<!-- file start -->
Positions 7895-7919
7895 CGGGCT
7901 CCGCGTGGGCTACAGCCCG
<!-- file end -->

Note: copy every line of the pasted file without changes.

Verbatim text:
Positions 7895-7919
7895 CGGGCT
7901 CCGCGTGGGCTACAGCCCG